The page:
The best of Word Play in 2009
My pick as best picture book of the year, “All the World” (Beach Lane/Simon & Schuster: $17.99, ages 3-7), could easily replace the traditional holiday greeting card as a perfect expression of peace and goodwill. Liz Garton Scanlon’s lilting rhymes about a family’s activities in a single day, combined with Marla Frazee’s by turns intimate and expansive paintings, convey a sense of contentment, simplicity and completeness.
Lucy Cousins, of Maisy Mouse fame, has retold eight fairy tales in “Yummy!” (Candlewick Press: $18.99, ages 3-8) -- a title that refers to the Big Bad Wolf menacing Red Riding Hood. Cousins gives old stories new vitality -- but it’s her wolves and foxes that steal the show. Jerry Pinkney spares the words in “The Lion and the Mouse” (Little, Brown: $16.99, ages 3-6), his visual retelling of Aesop’s fable about the lion who releases a mouse and is later rescued by him. His paintings are magnificent, and their detail will require lots of study and discussion while the reader is curled up on a cozy lap.
For kids beginning to read independently, “Horrid Henry” by Francesca Simon and Tony Ross (Sourcebooks/Jabberwocky: $4.99 each, ages 4-9) arrived from England this year, importing sophisticated humor and a sly approach to storytelling. Not since “Nate the Great” has an early reader series created such a buzz. Kate DiCamillo, best known for her children’s novels (“Because of Winn-Dixie,” “The Tale of Despereaux”), this year completed her “Mercy Watson” series (Candlewick: $12.99 each, ages 4-8), about a pig with a passion for buttered toast. Mercy’s many shenanigans conclude with an adventure that brings together all the crazy characters in “Something Wonky This Way Comes.”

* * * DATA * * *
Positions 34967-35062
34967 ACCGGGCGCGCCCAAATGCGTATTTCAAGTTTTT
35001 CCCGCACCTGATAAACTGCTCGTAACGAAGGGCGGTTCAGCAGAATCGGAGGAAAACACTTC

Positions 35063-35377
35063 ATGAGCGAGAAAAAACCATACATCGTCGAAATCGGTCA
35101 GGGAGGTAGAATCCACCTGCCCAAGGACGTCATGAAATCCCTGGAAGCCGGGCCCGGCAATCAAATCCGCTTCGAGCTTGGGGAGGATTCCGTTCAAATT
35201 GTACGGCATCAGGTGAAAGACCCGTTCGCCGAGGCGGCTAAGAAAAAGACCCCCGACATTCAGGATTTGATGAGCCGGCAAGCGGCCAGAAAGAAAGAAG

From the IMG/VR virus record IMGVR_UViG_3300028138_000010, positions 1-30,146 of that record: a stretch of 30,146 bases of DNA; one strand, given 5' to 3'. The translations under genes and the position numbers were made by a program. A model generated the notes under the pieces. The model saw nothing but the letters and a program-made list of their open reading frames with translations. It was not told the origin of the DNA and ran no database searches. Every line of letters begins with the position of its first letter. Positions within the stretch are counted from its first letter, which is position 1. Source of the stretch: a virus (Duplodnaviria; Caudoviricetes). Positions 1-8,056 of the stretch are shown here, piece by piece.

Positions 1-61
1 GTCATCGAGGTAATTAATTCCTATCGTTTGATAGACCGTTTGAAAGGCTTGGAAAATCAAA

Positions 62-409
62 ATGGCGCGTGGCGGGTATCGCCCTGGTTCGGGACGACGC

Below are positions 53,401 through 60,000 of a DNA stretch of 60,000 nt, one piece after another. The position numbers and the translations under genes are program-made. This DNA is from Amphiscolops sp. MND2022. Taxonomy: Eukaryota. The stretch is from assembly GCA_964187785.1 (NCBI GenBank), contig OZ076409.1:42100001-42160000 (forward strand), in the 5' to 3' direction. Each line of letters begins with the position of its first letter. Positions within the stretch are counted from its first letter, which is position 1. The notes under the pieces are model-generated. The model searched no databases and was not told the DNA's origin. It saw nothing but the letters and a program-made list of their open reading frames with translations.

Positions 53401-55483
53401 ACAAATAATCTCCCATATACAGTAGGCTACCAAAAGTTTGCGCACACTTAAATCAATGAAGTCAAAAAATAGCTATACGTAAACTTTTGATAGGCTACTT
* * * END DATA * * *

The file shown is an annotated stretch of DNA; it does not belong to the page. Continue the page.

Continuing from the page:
For older readers, “Fire” (Dial Books for Young Readers: $17.99, ages 14 and up) can stand on its own, although it is a prequel to “Graceling”; together they are a wonderful gift for any teen girl, even one who says she doesn’t read fantasy. Like the “Twilight” series -- but better written -- these have crossed over to adult women, partly because of their romances.
Suzanne Collins followed up her gripping “Hunger Games” with the even more surprising “Catching Fire” (Scholastic: $17.99, ages 14 and up). This astonishing futuristic series might be described, entertainment industry-style, as “George Orwell meets reality television.”
In nonfiction for older readers, two youth editions rival the charms of the wonderful adult books they were adapted from. In “Omnivore’s Dilemma” (Dial Books for Young Readers: $9.99, ages 10 and up), Michael Pollan tracks down the sources of the food that goes into four very different meals -- for our food-obsessed world, it’s a whole education between soft covers. You could easily argue that Bill Bryson’s “A Really Short History of Nearly Everything” (Delacorte Press: $19.99, ages 9-12) would naturally be an improvement on his “A Short History of Nearly Everything” because brevity is its essence. Our shortened attention spans are one reason why children’s books are increasingly crossing over to the adult audience -- that, and the fact that a perfectly satisfying read marketed as a Young Adult book sells for under $20, while an adult book often sells for $6 or $7 more.
Bolle’s Word Play column appears monthly at latimes.com/books.
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